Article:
At eleven o'clock, they entered a very small, cleanly-looking village, where they halted for the day. Unfortunately the governor with most of his people were at work in the fields at some distance, so that they could not get any thing to eat till rather late in the evening. It appeared that these poor villagers were forced to supply the soldiers of their sovereign with provisions, gratis, whenever business led them so far that way from the capital; and that in order to avoid the rapacity of these men, they built for themselves another hamlet in the woods, far out of the way of the path, whither they carry their goats, &c. and the corn of which they may not be in immediate want.

On their arrival they were introduced into a small grass hut, which the smoke had changed into the most glossy black, which could possibly be seen; the interior of the roof was also ingeniously decorated with large festoons of cobwebs and dust, which must have been allowed to accumulate for a number of years. Its fetish was a dried grasshopper, which was preserved in a little calabash, but upon the supposition that this was insufficient to protect it from all the danger to which huts in that country are constantly exposed, auxiliary charms of blood and feathers are likewise stuck inside of the wall. At sun-set, not having any thing to eat, Richard Lander went out with his gun into the woods, and was fortunate enough to shoot a few doves, and Pascoe, who went in a different direction, shot a guinea hen, which made them an excellent supper. Hunger had driven back their Keeshee carriers, who were to have accompanied them to Kiama, and therefore they were obliged to send a messenger to Yarro for men to supply their place. Late in the evening, the governor of the village returned from his labour in the fields, and presented them with corn and honey.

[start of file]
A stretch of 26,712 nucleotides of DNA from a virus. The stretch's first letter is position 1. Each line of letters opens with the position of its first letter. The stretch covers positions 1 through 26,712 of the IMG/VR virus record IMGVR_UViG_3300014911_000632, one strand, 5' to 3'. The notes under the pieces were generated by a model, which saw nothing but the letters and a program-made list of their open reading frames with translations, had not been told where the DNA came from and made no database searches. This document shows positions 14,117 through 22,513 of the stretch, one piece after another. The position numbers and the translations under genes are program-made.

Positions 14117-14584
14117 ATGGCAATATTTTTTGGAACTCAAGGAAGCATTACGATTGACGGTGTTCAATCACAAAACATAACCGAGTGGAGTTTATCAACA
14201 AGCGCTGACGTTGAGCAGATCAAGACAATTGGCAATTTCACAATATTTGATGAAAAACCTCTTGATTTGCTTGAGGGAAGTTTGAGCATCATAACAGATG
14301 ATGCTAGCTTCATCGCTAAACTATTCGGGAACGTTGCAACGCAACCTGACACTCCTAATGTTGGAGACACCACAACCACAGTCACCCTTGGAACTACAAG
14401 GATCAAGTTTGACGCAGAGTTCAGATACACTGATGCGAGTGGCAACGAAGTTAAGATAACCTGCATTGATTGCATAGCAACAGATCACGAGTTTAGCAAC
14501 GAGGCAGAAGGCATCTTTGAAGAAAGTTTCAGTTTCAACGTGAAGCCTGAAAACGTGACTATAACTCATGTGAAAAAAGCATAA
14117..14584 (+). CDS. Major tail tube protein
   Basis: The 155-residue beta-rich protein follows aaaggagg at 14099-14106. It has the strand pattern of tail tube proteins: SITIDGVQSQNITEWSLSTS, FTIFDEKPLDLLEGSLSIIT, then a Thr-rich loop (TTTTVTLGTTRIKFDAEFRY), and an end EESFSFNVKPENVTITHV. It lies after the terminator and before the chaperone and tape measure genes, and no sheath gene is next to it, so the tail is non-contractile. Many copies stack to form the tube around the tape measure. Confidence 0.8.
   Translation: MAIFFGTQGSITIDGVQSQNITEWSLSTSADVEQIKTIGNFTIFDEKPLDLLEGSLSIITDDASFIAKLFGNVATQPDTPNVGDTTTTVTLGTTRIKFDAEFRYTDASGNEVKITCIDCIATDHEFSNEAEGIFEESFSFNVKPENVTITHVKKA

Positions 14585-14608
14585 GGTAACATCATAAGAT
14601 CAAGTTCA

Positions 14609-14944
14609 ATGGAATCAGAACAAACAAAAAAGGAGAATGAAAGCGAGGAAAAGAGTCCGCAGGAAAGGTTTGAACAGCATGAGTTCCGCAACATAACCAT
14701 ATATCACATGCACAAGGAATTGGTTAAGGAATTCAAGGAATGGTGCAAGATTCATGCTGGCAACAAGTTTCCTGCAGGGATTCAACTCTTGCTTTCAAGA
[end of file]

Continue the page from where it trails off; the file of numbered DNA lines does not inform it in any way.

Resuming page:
On the forenoon of Friday the 28th, the musical jingling of little bells announced the approach of a body of horsemen, who in less than a minute galloped up to their hut, and saluted them one after another with a martial air, by brandishing their spears, to their great discomfiture, within a few feet of their faces. To display their horsemanship more effectually, they caused their spirited steeds to prance and rear in their presence, and when they imagined they were convinced of their abilities, they dismounted to prostrate themselves before them, and acquainted them of the welfare of their prince. The carriers who had arrived from Kiama, had preceded them on the road, and the whole of the men then sat down to partake of a little refreshment. It was twelve o'clock exactly when they set out on their journey, and the day being so far advanced, they wished to make all the haste possible, but the weather was extremely warm, and their horses were hardly strong enough to carry their riders, so that they were obliged after all to travel very slowly. At five o'clock in the afternoon, they reached the ruins of a small town. The path was through the same forest as they had travelled through on the preceding day, but this part of it was less thickly wooded. At one place they remarked two immensely large trees, springing up almost close together, their mighty trunks and branches were twisted, and firmly clasped round each other, like giants in the act of embracing, and presented an appearance highly novel and singular. Ant hills were numerous on the road; and a few paces from it, they observed, as they rode along, little cone-shaped mud buildings, erected by the natives for the purpose of smelting iron ore, which is found in abundance in different parts of the country.